DFW AIRPORT (CBSDFW.COM) – Days after the state House of Representatives approved a bill making it illegal for TSA agents to inappropriately touch travelers during a pat down, officials announced that agents were not found to be in the wrong on any of the 12 complaints filed at DFW Airport in the past seven months.
Officials said about 10 million passengers have been screened during that time period. The Transportation Security Administration reported anywhere between 45,000 and 50,000 are screened daily at Dallas-Fort Worth International Airport and about 1,500 of those – less than three percent – are patted-down.
However, security screening is still seen as rigorous to some, and enhanced pat-downs have become fodder for concern.
"Strange people touching you in places you wouldn't let your friends touch – that's a little ridiculous," traveler Joel Harris said.
TSA officials cleared the air over misconceptions about their security practices.
"Are we concerned about a person's privacy? Yes – very much so. We're also concerned about security – so we seek to strike a balance," TSA spokesperson Luis Casanova said.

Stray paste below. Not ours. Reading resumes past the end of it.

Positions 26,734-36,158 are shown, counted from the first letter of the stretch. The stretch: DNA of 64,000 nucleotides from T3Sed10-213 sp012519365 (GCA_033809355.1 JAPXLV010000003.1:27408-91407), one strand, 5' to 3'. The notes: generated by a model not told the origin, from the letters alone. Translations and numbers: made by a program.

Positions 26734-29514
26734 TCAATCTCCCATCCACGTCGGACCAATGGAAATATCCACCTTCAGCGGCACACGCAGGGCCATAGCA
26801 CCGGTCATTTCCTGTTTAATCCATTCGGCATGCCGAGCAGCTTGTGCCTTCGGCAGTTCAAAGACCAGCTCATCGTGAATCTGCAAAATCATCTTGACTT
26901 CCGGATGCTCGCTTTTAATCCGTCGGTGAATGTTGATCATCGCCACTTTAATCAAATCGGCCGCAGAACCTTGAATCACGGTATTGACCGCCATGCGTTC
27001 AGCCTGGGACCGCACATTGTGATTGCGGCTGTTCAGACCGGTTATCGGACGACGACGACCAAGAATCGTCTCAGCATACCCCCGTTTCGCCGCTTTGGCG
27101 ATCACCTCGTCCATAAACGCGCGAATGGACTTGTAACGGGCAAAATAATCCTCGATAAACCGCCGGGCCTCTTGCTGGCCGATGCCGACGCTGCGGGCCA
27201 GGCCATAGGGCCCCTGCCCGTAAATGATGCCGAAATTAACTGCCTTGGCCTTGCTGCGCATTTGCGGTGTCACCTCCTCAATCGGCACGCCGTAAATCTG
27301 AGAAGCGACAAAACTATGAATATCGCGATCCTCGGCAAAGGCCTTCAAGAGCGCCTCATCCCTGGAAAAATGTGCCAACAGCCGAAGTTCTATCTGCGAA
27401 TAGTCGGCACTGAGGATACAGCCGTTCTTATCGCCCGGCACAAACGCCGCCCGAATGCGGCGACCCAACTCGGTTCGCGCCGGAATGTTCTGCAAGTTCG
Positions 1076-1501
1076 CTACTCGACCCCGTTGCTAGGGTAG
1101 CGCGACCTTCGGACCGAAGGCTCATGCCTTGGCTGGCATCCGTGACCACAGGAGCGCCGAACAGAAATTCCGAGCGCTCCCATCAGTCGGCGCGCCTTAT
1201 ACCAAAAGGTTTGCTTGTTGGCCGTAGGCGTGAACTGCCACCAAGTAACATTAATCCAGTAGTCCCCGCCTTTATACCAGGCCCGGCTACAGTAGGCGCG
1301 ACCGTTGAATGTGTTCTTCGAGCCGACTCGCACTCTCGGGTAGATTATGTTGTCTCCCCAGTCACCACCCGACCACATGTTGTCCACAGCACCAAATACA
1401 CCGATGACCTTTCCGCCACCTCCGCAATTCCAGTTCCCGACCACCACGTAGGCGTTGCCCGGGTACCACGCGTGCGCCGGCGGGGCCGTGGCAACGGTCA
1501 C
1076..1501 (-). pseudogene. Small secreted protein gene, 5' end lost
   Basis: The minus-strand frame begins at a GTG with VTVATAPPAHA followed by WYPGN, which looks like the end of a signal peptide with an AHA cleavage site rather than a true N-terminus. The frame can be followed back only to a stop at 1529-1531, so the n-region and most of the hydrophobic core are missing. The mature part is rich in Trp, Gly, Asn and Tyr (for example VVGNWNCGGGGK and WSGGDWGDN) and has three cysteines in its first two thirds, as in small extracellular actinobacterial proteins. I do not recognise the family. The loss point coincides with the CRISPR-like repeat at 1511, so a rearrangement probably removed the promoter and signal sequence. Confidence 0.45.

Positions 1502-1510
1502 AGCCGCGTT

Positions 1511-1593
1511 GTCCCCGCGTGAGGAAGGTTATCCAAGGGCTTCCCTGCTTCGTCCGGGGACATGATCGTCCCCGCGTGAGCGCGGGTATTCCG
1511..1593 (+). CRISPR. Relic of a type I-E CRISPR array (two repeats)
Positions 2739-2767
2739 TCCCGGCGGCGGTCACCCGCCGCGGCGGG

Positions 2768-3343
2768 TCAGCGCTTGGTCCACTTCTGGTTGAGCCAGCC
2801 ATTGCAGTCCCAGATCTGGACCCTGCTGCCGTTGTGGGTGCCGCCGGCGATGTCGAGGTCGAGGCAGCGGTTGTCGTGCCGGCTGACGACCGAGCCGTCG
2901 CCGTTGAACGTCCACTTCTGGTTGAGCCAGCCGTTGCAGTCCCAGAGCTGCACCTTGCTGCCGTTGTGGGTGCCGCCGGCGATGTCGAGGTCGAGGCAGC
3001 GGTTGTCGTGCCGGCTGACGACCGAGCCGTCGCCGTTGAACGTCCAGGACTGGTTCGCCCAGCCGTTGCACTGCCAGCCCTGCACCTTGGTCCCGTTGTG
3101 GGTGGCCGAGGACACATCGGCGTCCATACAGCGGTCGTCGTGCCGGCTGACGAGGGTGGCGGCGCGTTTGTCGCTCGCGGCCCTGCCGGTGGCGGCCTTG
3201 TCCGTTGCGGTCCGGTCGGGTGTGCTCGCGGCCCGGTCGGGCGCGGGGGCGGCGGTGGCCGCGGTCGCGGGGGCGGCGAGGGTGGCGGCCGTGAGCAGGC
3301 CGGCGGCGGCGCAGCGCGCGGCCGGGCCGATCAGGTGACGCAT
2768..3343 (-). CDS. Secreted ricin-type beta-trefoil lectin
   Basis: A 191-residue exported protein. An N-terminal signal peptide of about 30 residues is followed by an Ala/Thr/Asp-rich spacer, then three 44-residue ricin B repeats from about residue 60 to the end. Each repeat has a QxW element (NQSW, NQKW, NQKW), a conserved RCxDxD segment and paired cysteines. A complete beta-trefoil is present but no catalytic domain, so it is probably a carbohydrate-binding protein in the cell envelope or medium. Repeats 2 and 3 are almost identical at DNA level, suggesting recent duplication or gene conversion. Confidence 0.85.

Casanova says pat-downs are required for three specific reasons: A passenger opts not to use either the body scanners or metal detectors; a passenger sets off a metal detector; or a passenger is randomly chosen for a pat-down.
"Our officers are professionals and they handle this professionally – our concern is anything that might be concealed underneath the clothes," Casanova said.
Some travelers say the screenings are a small inconvenience to pay for safer skies.
"It was very professional – they were doing their job. It wasn't sexual at all. Doctors do more stuff to me," traveler Pat Furgoni said.
"It's really just a part of travel and people just need to start accepting that," Jeremiah Bapherwood said.
TSA says all 12 complaints were resolved and no agent was found to be in the wrong. During the most high-profile complaint on April 21, former Miss USA Susie Castillo alleged she was "molested" during a TSA pat down at DFW Airport.
Casanova told CBS News that the screener was questioned and the pat down was determined to be appropriate and by-the-books.
TSAa also has cameras at every checkpoint that capture every agent's move. Tape is reviewed when a complaint is filed. Last Friday, the State House passed the restriction that would make TSA pat-downs of breasts, buttocks or genitals that would be deemed "offensive" a crime.
If convicted, a TSA agent could face a $4,000 fine and up to one year in jail.
In a response, TSA told state lawmakers, the Constitution prevents states from regulating federal government.
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